Applications By: Jesse Henry Chief Executive Officer Heartland Industries Detroit, Michigan Hemp to save weight Lightweighting throughout the automotive supply chain Anything that is manufactured in the mobility sector can benefit from something called lightweighting. Cars, boats, and planes all see performance benefits when the total weight of the vehicle is reduced. Think of anything that has an engine, wheels, or is propelled forward, and you will quickly understand why lightweighting is a trend that’s not going away. Reducing the weight of the vehicle unlocks capabilities that were previously impossible. The physics of lightweighting means that a reduction in the vehicle’s weight creates an increase in acceleration, fuel efficiency, and payload capacity. There are many other secondary benefits to lighter vehicles including stopping distance, stopping force, and carbon emissions. Lightweighting is not just a short-lived trend; it will continue to be a key performance indicator for decades to come. There are two main questions that should be considered when thinking about lightweighting: • What raw materials can I use? • What other opportunities can be created from lightweighting in other parts of the supply chain? Raw Materials The three primary materials in the automobiles we use today are steel, aluminum, and plastic. It is no secret that reinforced plastic is leading the lightweighting revolution to replace parts that have previously been made from metal. This means that today’s lightweighting competition has become focused on creating the lightest weight plastic. But most of the resins that are being used in the automotive industry have been standardized for decades. Since each plastic has a specific bulk density, one of the best possible ways to reduce the weight of the material is to change out the fillers / reinforcing fibers or to use special additives, such as foaming agents. The fillers / fibers inside the plastic can account for 10–60 % of the weight of the total plastic. This is where sustainable materials can add immediate impact to the plastics that are already used every day. The American industrial hemp raw material supplier, Heartland Industries, has jumped on the opportunity to help the automotive industry hit its lightweighting goals. The company’s main objective is to help manufacturers make stronger, lighter, cheaper, and more sustainable parts by using industrial hemp as an additive to plastic. They are using the two main parts of the plant, the hemp fibers and hemp hurds, to replace volume fillers and reinforcement agents that are commonly used in the plastics industry. • Hemp fibers replace commonly used reinforcements like glass fiber and carbon fiber • Hemp hurds replace commonly used volume fillers like talc and calcium carbonate. Most of the additives used in today’s plastics are made from mineral or synthetic materials. Heartland’s team sees sustainable materials replacing the (sometimes) toxic fillers that have been standardized across the plastics industry for generations. Industrial hemp is a carbon-negative material, which means that every kilogram of hemp sequesters at least 1.62 kilograms of carbon dioxide. This means that, at scale, Heartland will be removing over 1,000 tonnes of carbon dioxide from the atmosphere every day. As Heartland builds and replicates their supply chains of carbon-negative materials, they are looking to become the most sustainable company on the planet. The European automotive industry has been using natural fibers in its cars for decades. This is because, unlike America, Europe benefits from multiple reliable natural fiber supply chains. 46 bioplastics MAGAZINE [03/21] Vol. 16

Applications Hemp Interior door trim made of a biocomposite of hemp fibres and polyethylene (Photo: nova-Institute, CC BY-SA 3.0) As the American market leader, Heartland is building the first reliable industrial hemp supply chain to provide hemp additives that can be used in the plastics throughout the automotive industry. With a headquarters in Detroit Michigan, they are best equipped to support OEM’s, their tiered supplier base, and the plastic compounders that provide the raw materials. Supply chain opportunities On average, each automobile uses about 30,000 individual parts that are manufactured by 1500 suppliers. As more of these components transition to reinforced plastic, industrial hemp will become the go-to filler / fiber additive that can reliably reduce the weight of plastics used in each individual part. The product development timelines that are traditionally required for structural parts in the automotive industry means that sustainable materials may take years to hit fullscale production. However, automotive manufacturers want to reduce the carbon footprint of their supply chain today. Fortunately, the revolution in green materials is starting to evolve past the vehicle and into other parts of the supply chain. Packaging and transportation By and large, the automotive OEM’s are not in the manufacturing business, they are in the assembly business. This means that the largest automotive manufacturers are reliant on a complicated supply chain network that involves thousands of suppliers distributing delicate and oddshaped car parts. The packaging that is used to ship these parts typically comes in one of two forms: • Customized to the specific car part • Standardized crates Typically, the large, standardized crates are made of thick, heavy plastic. This means that each crate that the car parts are shipped in can weigh anywhere from 50–100 kg. It is not uncommon for these heavy, plastic crates to make up 50 % of the total weight of the payload that is being shipped from one manufacturer to the next. The ability to lightweight the plastic crates that are used in automotive logistics will increase the number of car parts that can travel in each load, and thus save additionally energy in transportation. Bringing down the logistics cost of the parts in the vehicle can reduce the sticker price of the cars available at your local car dealership. The automotive industry is reliant on a network of 18-wheelers that all benefit from lighter-weight packaging. Fortunately, the same benefits that cars receive through lightweighting are also applicable to the logistics networks that source the 30,000 car parts required to make a single vehicle. As an easy first step, Heartland is seeking to use its hemp-based products to improve the carbon footprint of the packaging. By removing mineral materials like talc and calcium carbonate in the plastic, and replacing it with hemp materials, the automotive companies can reduce the amount of carbon dioxide required to manufacture, distribute, and use cars. Heartland is working on product development initiatives with multiple automotive OEM’s and tiered suppliers by working on packaging, structural, and non-structural components. These manufactured parts use all different types of polymers and input formats of Heartland’s materials. The one common denominator is the fact that the lightest plastics will undoubtedly use sustainable materials as fillers and reinforcing fibres for decades to come. As Heartland builds a reliable industrial hemp supply chain in America, they will turn to the largest manufacturers of cars, boats, and planes to support their lightweighting and sustainability initiatives. It is reliable supply chains of sustainable materials that have the best opportunity to help automotive companies lightweight the vehicles of the future. bioplastics MAGAZINE [03/21] Vol. 16 47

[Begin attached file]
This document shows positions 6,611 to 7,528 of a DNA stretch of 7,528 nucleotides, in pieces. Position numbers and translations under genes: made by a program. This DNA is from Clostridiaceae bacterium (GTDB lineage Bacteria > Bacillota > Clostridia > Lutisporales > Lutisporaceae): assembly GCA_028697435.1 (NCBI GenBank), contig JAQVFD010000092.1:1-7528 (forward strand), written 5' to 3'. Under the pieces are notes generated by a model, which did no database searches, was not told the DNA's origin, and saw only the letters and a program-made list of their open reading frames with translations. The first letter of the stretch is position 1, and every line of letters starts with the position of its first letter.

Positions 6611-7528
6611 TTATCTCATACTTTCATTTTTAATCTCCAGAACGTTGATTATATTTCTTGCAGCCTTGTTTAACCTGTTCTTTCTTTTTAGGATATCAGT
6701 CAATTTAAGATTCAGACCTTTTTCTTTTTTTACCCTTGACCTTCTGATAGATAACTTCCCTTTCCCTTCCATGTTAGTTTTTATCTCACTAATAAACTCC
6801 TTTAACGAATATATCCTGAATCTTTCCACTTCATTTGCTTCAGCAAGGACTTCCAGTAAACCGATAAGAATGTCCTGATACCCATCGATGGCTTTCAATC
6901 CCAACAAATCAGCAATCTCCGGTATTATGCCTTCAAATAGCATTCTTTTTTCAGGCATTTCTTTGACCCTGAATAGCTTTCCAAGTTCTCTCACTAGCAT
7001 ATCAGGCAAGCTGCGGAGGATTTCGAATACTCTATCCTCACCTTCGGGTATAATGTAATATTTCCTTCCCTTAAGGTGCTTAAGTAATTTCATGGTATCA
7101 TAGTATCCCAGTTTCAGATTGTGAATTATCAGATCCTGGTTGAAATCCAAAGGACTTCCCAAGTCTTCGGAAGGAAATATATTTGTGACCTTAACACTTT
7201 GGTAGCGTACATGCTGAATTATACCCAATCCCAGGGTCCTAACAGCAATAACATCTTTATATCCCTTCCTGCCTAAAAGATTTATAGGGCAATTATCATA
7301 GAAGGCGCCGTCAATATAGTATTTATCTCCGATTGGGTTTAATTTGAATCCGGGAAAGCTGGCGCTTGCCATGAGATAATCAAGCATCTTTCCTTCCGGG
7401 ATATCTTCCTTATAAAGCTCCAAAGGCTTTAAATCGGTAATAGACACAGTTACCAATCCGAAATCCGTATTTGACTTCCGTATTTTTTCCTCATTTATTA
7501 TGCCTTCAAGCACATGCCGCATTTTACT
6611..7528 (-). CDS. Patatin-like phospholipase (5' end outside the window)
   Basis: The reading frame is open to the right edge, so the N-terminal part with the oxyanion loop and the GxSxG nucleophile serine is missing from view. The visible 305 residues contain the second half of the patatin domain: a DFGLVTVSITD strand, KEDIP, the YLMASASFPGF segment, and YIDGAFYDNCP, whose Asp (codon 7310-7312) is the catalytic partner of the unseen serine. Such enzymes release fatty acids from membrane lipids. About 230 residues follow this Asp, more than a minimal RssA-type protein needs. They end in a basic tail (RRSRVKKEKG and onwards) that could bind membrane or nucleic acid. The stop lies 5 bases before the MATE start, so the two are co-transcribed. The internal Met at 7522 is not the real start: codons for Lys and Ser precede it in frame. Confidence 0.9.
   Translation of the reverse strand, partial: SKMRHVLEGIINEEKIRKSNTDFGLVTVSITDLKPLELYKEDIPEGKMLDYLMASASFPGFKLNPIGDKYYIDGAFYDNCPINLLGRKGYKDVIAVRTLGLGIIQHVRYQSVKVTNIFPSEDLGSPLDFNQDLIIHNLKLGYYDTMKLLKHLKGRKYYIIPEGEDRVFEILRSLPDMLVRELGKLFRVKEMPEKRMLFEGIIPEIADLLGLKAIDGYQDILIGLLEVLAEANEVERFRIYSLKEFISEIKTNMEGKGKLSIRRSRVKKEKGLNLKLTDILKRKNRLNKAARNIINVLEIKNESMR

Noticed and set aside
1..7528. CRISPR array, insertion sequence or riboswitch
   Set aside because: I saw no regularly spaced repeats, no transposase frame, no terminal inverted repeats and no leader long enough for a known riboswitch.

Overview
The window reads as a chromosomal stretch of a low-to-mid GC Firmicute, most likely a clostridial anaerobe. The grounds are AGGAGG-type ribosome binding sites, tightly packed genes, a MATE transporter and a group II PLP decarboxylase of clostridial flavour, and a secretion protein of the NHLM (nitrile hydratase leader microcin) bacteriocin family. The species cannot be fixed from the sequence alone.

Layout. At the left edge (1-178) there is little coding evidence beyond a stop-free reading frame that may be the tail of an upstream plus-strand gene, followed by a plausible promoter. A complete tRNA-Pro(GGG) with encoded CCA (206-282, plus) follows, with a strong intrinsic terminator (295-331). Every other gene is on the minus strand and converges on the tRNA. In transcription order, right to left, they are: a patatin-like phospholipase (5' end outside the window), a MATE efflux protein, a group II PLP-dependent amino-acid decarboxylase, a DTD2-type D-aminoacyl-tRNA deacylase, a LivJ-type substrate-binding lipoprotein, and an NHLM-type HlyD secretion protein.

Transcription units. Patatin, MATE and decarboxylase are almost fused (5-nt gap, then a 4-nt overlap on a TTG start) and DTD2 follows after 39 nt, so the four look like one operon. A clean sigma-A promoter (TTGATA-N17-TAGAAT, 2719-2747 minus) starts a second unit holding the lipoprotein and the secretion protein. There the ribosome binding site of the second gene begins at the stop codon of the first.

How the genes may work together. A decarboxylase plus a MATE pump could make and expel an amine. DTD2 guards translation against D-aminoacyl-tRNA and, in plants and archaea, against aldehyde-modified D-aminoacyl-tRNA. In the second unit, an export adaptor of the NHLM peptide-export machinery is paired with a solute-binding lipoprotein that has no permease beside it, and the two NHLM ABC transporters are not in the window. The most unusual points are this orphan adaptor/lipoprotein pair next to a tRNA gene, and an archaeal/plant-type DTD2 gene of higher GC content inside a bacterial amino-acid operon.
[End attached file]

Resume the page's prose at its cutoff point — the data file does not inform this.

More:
bioplastics MAGAZINE ePaper